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  • What Not to Say to Someone With OCD

    If a friend or family member has obsessive-compulsive disorder (OCD), you probably want to do whatever you can to help them. But if you’ve never dealt with this disorder yourself, you might have a hard time figuring out what to say. Your goal should be to empathize with them and offer support, so with that in mind, you’ll want to avoid using these phrases:

    • “Relax” – OCD causes someone to have recurring, unwanted thoughts and urges (obsessions) and/or repeatedly perform certain actions (compulsions). Even if your loved one’s concerns seem unfounded or don’t make sense to you, it’s important that you remember they can’t help it. Telling them to calm down or simply stop worrying, could leave them feeling invalidated and wondering whether you actually understand what they’re going through.
    • “I’m so OCD” – Many people believe that OCD simply causes one to be tidy or particular about how things are organized, but it’s much more than that. If you’ve actually been diagnosed with OCD, it could be incredibly helpful for you to share your experiences with your loved one. But if you’ve never received a formal diagnosis, please avoid labeling relatively normal behaviours as “OCD,” since doing so can minimize the distress that people who have OCD suffer through.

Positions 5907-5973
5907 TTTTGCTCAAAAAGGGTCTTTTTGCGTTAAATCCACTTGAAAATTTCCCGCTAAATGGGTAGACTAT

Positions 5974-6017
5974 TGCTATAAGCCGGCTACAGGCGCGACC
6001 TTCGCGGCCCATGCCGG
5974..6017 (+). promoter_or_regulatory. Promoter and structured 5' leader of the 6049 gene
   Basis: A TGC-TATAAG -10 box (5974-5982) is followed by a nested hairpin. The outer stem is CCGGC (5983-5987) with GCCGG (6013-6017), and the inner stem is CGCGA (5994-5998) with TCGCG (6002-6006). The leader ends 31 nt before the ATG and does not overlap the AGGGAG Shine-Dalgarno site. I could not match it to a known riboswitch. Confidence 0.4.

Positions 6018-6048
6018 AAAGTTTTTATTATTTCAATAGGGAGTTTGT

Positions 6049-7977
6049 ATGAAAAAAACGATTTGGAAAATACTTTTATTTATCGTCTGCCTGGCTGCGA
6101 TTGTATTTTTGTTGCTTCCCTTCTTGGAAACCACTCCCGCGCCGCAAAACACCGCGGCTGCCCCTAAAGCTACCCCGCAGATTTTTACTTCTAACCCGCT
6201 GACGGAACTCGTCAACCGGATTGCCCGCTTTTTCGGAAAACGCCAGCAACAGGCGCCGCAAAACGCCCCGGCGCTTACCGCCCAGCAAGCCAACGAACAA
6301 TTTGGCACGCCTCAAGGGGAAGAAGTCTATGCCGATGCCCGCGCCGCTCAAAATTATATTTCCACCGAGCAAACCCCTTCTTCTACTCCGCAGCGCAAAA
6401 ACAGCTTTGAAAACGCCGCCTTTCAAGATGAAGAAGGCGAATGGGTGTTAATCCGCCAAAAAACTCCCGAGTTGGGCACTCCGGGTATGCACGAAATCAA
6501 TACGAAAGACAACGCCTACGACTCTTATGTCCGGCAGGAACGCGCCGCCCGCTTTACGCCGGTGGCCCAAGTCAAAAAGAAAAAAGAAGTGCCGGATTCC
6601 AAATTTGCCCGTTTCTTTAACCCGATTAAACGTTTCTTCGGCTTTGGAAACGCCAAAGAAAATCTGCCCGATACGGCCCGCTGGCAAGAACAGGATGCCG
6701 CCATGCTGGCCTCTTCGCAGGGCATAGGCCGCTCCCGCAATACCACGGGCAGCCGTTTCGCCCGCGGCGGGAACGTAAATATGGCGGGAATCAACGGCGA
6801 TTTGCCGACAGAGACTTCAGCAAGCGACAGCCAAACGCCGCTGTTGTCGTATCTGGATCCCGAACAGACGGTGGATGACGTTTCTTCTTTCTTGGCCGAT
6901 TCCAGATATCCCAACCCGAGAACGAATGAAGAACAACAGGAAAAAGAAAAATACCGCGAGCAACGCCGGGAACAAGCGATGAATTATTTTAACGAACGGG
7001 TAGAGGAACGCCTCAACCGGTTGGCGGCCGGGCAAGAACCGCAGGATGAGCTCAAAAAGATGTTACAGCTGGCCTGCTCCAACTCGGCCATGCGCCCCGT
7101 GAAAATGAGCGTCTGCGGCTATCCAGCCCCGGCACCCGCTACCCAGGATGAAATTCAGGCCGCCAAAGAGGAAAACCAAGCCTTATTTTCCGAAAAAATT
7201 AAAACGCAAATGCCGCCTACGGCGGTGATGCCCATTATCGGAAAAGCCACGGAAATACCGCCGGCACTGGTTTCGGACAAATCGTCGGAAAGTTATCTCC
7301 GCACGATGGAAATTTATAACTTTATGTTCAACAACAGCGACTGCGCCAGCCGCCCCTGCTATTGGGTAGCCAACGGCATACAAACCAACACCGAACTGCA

• “I thought you were over that” – Unfortunately, there’s currently no cure for OCD, although there are many treatment options available that can help to manage the symptoms. Your loved one’s symptoms may appear to have improved, but be sure to remember that OCD can be a chronic disorder that they may need to work at for the rest of their life.

    The Team to Choose for OCD Treatment

    Are you looking for a reputable psychologist with experience treating obsessive-compulsive disorder? We regularly treat people who are struggling with OCD, and we understand the impact this disorder can have on someone’s life. Contact us today to schedule a free 15-minute consultation.